The UK government announced the signing of trade agreements with Norway, Iceland and Liechtenstein on Thursday (8 July). They will regulate Britain’s trade with these countries after Brexit.
Since the end of the post-Brexit transition period – December 31, 2020 – trade between countries has been based on temporary agreements that extend previous rules.
An initial agreement was reached between the government in London and partners in Oslo, Reykjavik and Vaduz in early August this year. Subsequently, Great Britain signed a free trade agreement with Norway, Iceland and Liechtenstein. Ministers from three countries arrived in London yesterday (8 July) to sign an agreement with the British Minister for International Trade Ranilm Jayawardenaوارد.
The agreement includes standards for digital commerce and roaming. It will cut tariffs and introduce new duty-free quotas for British food and agricultural exports
It also recognizes the protected status of some British wines and spirits, maintains current access to duty-free quotas for major British exports, and offers discounts on pork and poultry.
“Today’s signing of the agreement is a watershed in trade between Great Britain and Iceland, Norway and Liechtenstein. The Secretary for International Trade said it would support jobs, reduce red tape and open up more opportunities for the UK. les truss.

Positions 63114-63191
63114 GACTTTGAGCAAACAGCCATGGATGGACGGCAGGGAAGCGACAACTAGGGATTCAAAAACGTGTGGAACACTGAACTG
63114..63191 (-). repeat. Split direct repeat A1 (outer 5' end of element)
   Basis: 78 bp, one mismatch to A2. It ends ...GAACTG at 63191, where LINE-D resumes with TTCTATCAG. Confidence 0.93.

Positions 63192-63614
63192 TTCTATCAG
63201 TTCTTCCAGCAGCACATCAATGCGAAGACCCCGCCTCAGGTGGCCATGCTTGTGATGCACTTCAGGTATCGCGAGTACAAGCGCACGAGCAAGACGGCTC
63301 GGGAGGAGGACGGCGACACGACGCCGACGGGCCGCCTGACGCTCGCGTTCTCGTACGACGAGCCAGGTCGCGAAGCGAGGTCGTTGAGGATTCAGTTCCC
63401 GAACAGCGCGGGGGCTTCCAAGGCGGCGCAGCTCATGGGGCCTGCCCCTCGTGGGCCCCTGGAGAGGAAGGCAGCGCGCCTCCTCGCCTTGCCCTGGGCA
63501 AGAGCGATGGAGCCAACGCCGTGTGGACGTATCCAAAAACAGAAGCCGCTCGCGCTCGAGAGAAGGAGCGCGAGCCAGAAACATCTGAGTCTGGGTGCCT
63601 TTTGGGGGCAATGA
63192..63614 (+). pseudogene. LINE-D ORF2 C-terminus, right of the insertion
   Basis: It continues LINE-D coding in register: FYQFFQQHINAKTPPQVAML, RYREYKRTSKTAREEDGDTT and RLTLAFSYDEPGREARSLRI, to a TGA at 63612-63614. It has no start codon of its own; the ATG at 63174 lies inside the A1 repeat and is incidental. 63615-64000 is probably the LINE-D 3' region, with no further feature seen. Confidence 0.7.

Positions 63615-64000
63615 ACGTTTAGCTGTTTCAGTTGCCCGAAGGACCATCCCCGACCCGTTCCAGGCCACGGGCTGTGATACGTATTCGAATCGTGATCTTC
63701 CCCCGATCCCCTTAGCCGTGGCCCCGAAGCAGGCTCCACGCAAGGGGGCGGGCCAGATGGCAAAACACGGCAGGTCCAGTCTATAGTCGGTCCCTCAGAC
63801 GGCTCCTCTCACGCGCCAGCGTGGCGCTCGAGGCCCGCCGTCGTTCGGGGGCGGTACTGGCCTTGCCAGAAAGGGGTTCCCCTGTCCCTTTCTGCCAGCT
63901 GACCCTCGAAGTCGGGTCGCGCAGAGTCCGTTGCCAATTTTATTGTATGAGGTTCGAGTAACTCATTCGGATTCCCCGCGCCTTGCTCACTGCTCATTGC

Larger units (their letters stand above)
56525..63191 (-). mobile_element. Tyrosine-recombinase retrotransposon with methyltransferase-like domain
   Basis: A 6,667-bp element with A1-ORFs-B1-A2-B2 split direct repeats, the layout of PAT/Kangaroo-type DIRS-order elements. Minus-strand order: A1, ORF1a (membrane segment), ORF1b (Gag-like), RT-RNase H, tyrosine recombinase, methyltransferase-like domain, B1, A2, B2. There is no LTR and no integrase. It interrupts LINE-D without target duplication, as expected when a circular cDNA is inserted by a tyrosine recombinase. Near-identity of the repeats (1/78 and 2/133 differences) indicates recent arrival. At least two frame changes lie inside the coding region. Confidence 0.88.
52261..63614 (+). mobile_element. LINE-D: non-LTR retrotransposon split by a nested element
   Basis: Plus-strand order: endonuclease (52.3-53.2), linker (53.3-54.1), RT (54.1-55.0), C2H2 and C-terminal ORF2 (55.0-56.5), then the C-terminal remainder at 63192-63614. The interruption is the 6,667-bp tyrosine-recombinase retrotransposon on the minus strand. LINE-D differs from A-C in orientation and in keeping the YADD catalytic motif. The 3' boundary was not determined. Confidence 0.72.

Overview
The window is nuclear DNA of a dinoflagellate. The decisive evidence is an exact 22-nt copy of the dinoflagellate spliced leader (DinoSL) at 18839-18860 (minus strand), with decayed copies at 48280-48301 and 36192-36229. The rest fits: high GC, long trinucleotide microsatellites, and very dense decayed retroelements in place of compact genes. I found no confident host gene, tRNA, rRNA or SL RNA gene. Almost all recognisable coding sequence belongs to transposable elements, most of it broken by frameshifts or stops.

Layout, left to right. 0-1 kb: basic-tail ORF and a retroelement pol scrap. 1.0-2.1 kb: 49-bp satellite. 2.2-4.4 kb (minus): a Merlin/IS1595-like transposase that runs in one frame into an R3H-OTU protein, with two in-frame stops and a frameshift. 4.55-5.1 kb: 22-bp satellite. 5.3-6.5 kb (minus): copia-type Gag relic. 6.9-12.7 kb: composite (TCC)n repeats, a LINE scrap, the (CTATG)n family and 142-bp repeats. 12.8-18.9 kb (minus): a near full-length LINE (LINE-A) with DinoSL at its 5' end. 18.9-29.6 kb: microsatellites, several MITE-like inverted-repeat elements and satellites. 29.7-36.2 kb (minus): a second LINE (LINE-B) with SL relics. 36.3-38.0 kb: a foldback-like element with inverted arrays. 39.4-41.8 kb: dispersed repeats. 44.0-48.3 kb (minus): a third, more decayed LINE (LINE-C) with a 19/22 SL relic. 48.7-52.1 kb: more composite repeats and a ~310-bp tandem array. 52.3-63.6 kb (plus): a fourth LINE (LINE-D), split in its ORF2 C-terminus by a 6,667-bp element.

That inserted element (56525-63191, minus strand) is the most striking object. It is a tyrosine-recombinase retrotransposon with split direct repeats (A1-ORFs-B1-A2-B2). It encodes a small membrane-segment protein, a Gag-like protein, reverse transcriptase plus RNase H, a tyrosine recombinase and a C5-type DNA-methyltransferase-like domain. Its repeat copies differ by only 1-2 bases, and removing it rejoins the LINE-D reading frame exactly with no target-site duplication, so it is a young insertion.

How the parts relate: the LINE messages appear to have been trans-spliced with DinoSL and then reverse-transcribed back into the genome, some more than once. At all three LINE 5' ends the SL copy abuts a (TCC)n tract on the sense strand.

Of the three countries with which the UK government has agreements, trade with Norway is the most important. Last year, their turnover reached £20.4 billion, making Norway the 13th largest trading partner of the United Kingdom. It is, in turn, Norway’s most important trading partner outside the European Union.
With the post-Brexit transition period over, the government in London is free to sign trade deals, but most new deals are just extensions of pre-Brexit – and the EU is negotiated. It is possible to do it quickly, as supporters of leaving the European Union have promised.
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